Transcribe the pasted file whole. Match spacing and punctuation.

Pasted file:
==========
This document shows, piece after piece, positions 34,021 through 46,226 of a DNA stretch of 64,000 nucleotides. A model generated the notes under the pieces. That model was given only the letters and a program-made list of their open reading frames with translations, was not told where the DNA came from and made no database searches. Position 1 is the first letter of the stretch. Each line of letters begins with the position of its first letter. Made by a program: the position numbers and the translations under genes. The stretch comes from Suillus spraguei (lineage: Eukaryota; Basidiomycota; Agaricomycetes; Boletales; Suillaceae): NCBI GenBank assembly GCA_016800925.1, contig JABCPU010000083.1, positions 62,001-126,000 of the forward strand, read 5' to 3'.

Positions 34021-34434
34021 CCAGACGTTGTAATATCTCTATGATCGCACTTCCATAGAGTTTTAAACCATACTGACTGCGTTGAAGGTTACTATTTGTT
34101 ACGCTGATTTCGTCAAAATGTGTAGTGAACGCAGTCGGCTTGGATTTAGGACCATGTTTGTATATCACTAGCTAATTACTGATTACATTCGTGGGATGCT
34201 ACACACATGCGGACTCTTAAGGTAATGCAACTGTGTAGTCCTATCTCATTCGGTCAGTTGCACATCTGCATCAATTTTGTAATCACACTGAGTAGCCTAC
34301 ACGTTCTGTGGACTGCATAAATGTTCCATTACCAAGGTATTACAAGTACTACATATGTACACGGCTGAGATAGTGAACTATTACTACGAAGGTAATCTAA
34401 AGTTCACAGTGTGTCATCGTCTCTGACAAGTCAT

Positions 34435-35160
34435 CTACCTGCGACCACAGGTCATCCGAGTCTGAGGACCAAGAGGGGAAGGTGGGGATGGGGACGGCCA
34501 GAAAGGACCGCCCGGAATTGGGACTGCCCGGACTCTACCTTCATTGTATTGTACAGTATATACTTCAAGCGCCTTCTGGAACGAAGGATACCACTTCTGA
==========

This document shows, piece after piece, positions 34,021 through 46,226 of a DNA stretch of 64,000 nucleotides. A model generated the notes under the pieces. That model was given only the letters and a program-made list of their open reading frames with translations, was not told where the DNA came from and made no database searches. Position 1 is the first letter of the stretch. Each line of letters begins with the position of its first letter. Made by a program: the position numbers and the translations under genes. The stretch comes from Suillus spraguei (lineage: Eukaryota; Basidiomycota; Agaricomycetes; Boletales; Suillaceae): NCBI GenBank assembly GCA_016800925.1, contig JABCPU010000083.1, positions 62,001-126,000 of the forward strand, read 5' to 3'.

Positions 34021-34434
34021 CCAGACGTTGTAATATCTCTATGATCGCACTTCCATAGAGTTTTAAACCATACTGACTGCGTTGAAGGTTACTATTTGTT
34101 ACGCTGATTTCGTCAAAATGTGTAGTGAACGCAGTCGGCTTGGATTTAGGACCATGTTTGTATATCACTAGCTAATTACTGATTACATTCGTGGGATGCT
34201 ACACACATGCGGACTCTTAAGGTAATGCAACTGTGTAGTCCTATCTCATTCGGTCAGTTGCACATCTGCATCAATTTTGTAATCACACTGAGTAGCCTAC
34301 ACGTTCTGTGGACTGCATAAATGTTCCATTACCAAGGTATTACAAGTACTACATATGTACACGGCTGAGATAGTGAACTATTACTACGAAGGTAATCTAA
34401 AGTTCACAGTGTGTCATCGTCTCTGACAAGTCAT

Positions 34435-35160
34435 CTACCTGCGACCACAGGTCATCCGAGTCTGAGGACCAAGAGGGGAAGGTGGGGATGGGGACGGCCA
34501 GAAAGGACCGCCCGGAATTGGGACTGCCCGGACTCTACCTTCATTGTATTGTACAGTATATACTTCAAGCGCCTTCTGGAACGAAGGATACCACTTCTGA